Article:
Nose Blind to Inflation
The Federal Reserve doesn’t see the inflation others notice. Their data says inflation isn’t a problem, so they ignore indications otherwise. We see this in their policy decisions. And it’s not just the Fed; other central banks, Wall Street analysts, economists, and politicians have the same affliction.
Five Multi-Asset Strategies for 2020’s Challenges
The last decade produced great performance across most asset classes. But in the 2020s, we expect investment market returns will be lower and risk harder to manage. Looking forward, a disciplined multi-asset approach will be especially valuable to identify opportunities and help mitigate setbacks.
The Need for Private Credit
Private credit relies less on broad market trends and more on the strength of each specific investment. For individuals facing retirement, institutions looking to satisfy long-term pension liabilities or even private investors looking for alternative investments, it offers high current income, low correlations with public markets and lower default risks than yield spreads would imply.
Oops! They QE’d Again
The US Federal Reserve (Fed) has gone back to expanding its balance sheet. Some claim that quantitative easing (QE) is back; the Fed denies it. What we call it isn’t the point, says Sonal Desai, Franklin Templeton Fixed Income CIO—what matters are the implications of this “permanently loose” policy stance for asset prices, investment strategy and market volatility.
The Stay Rich Portfolio (or, How to Add 2% Yield to Your Savings Account)
In this piece, let’s do what Batista should have done – spend a few minutes focusing on the “stay rich” part of the equation. If you’re an investor who has already amassed great wealth and “won the game” what’s the right market approach that will help you keep (and potentially even grow) your wealth?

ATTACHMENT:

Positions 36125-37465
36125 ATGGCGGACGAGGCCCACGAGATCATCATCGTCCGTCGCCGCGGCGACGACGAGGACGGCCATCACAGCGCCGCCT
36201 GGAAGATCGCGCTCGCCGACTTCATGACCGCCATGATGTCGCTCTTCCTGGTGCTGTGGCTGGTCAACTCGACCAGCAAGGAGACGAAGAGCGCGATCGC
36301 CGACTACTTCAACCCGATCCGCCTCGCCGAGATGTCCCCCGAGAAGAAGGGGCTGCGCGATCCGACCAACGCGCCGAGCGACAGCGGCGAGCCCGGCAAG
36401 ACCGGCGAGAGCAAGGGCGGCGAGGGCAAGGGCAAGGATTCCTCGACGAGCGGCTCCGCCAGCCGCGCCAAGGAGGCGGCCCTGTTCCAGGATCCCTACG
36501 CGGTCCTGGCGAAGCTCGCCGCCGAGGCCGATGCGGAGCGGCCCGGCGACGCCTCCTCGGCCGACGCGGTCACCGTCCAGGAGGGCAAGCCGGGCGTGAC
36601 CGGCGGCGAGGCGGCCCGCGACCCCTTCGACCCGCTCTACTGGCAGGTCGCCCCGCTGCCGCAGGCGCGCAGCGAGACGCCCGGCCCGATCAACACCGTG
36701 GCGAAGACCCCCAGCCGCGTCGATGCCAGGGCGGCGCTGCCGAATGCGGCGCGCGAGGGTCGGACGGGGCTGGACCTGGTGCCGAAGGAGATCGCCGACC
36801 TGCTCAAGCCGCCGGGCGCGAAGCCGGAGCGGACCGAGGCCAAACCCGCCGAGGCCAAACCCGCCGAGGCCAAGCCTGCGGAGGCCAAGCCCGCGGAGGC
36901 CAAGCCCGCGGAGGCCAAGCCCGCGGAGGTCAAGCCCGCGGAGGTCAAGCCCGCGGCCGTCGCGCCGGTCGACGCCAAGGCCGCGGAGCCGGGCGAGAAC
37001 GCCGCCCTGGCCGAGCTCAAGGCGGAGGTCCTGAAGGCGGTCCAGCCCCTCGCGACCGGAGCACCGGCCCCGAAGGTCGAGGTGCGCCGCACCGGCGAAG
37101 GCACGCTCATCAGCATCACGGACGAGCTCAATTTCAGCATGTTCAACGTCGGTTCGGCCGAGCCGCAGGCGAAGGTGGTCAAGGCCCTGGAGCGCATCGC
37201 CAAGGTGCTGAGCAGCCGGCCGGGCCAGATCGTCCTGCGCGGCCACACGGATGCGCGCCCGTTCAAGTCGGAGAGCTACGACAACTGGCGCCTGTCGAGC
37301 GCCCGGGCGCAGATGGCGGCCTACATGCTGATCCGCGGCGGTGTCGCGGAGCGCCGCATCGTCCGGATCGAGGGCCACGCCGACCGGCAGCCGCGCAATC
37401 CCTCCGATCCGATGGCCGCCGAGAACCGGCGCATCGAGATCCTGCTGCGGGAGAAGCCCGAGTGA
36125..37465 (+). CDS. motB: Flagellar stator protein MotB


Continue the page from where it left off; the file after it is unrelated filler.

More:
Are Low-Volatility Stocks Too Expensive?
Even as global stocks climbed in 2019, market volatility persisted. By some measures, lower-volatility stocks now look quite expensive. But in fact, high-quality stocks that can help protect portfolios can be found at reasonable prices, if you know where to look.
Q4 2019: "New Highs"
It has been a great year for equity investors. The S&P 500 index posted a 31% annual return, the Dow 25%, and the NASDAQ a spectacular 39%. More than $6T of equity paper wealth was created for domestic investors this year alone.
Allocation Views: Taking a Nimble Approach to 2020
Although easing US-China trade tensions have renewed investor optimism about global economic growth, Franklin Templeton Multi-Asset Solutions’ Ed Perks and Gene Podkaminer still see some potential geopolitical headwinds on the horizon.
Trends Diverge as Markets Enter 2020
The U.S. economy split sharply in 2019—manufacturing activity lagged services, corporate profits lagged stock performance—while investor sentiment surged. How long will these divergences continue in 2020?
What the Current U.S.-Iran Tensions Could Mean for Asset Allocation: Lessons from past Conflicts
We analyze the historical reactions of various assets to past U.S. military actions in the Middle East to provide insight into what the current U.S.-Iran tensions may mean for markets in 2020. We examine the S&P 500, crude oil, gold, U.S. dollar, and U.S. 10-year Treasuries.
Forecasts or Nowcasts? What’s on the Horizon for the 2020s
Now is the season for forecasting as one decade turns into the next. Pundits and market prognosticators too often treat nowcasts as true market forecasts, which can be very dangerous for investors’ financial health. Our forecasts for the decade ahead rely on empirically driven quantitative models.
Investment Lessons from 2019
Every year, the markets provide us with lessons on prudent investment strategies. Many times, markets offer investors remedial courses, covering lessons it had taught in previous years. That’s why one of my favorite sayings is that there’s nothing new in investing, only investment history you don’t yet know.
Repetition Can Be a Form of Change
Despite Sauron and Einstein’s failed attempts at unified theory, 2019 was simply the tenth year whereby interest rates were low and went lower, credit remained both cheap and plentiful, the economy was “good enough,” and those who can print money re-dedicated themselves to a willingness to print money. The logical conclusion to this set of events is to buy and hold U.S. equities. Drop the mic—again.